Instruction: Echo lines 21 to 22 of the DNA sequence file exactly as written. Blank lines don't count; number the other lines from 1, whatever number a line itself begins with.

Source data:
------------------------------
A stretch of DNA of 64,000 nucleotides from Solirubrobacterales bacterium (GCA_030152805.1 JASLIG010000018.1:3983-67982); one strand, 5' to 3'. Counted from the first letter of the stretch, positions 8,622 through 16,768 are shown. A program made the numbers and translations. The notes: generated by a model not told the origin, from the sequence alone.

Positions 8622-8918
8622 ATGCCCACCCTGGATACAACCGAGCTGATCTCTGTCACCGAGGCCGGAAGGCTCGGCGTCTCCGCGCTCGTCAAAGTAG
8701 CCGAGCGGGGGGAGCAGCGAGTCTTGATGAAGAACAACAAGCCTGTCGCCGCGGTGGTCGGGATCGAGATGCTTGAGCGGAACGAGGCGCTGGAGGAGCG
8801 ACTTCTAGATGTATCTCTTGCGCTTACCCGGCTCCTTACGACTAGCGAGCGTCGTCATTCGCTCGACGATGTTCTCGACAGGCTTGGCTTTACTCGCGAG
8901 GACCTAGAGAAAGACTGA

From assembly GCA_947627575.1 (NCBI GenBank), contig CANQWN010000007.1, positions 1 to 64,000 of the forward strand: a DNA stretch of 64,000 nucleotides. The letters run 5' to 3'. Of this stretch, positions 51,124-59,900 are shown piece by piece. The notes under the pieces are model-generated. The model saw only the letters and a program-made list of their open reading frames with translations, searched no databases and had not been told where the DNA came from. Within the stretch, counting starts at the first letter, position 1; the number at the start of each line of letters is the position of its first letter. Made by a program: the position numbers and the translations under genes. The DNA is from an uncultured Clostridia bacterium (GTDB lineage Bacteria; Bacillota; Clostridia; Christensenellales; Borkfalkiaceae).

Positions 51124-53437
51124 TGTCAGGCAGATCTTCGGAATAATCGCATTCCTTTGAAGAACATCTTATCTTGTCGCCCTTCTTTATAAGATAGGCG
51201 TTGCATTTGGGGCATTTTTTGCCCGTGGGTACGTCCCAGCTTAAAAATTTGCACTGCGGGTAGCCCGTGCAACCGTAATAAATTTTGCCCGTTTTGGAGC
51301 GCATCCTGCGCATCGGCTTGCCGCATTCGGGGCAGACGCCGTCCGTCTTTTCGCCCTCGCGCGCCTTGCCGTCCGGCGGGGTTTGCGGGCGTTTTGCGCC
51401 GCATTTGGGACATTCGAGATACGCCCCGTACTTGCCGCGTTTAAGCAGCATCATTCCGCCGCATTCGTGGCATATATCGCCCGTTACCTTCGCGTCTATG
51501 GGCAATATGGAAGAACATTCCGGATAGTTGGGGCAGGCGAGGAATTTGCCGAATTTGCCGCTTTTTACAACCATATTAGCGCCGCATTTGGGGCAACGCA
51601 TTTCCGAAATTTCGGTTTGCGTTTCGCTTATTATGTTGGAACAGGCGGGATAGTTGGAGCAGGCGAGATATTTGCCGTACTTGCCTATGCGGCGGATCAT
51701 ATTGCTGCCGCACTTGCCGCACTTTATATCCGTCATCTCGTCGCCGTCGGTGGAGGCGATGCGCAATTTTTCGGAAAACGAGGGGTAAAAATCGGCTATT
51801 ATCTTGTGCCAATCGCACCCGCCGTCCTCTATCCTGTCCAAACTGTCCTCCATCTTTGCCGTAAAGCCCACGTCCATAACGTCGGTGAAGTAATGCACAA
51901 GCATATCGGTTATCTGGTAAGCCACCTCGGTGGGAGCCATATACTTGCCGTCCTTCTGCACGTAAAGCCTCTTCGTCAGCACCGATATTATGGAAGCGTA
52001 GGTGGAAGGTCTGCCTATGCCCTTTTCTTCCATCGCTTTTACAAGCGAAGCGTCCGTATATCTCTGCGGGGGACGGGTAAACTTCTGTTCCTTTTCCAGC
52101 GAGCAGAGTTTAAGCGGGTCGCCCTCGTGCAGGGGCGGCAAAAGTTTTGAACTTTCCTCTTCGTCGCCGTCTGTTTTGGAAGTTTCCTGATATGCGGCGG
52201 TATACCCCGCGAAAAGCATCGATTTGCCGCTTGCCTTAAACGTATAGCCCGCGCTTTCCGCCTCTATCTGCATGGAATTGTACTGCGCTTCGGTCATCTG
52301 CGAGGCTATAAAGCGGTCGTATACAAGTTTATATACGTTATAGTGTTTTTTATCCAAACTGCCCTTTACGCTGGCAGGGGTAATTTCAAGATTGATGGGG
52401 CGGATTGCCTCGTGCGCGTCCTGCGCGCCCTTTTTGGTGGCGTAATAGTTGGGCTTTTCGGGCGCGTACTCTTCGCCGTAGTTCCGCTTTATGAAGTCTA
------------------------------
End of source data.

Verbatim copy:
52301 CGAGGCTATAAAGCGGTCGTATACAAGTTTATATACGTTATAGTGTTTTTTATCCAAACTGCCCTTTACGCTGGCAGGGGTAATTTCAAGATTGATGGGG
52401 CGGATTGCCTCGTGCGCGTCCTGCGCGCCCTTTTTGGTGGCGTAATAGTTGGGCTTTTCGGGCGCGTACTCTTCGCCGTAGTTCCGCTTTATGAAGTCTA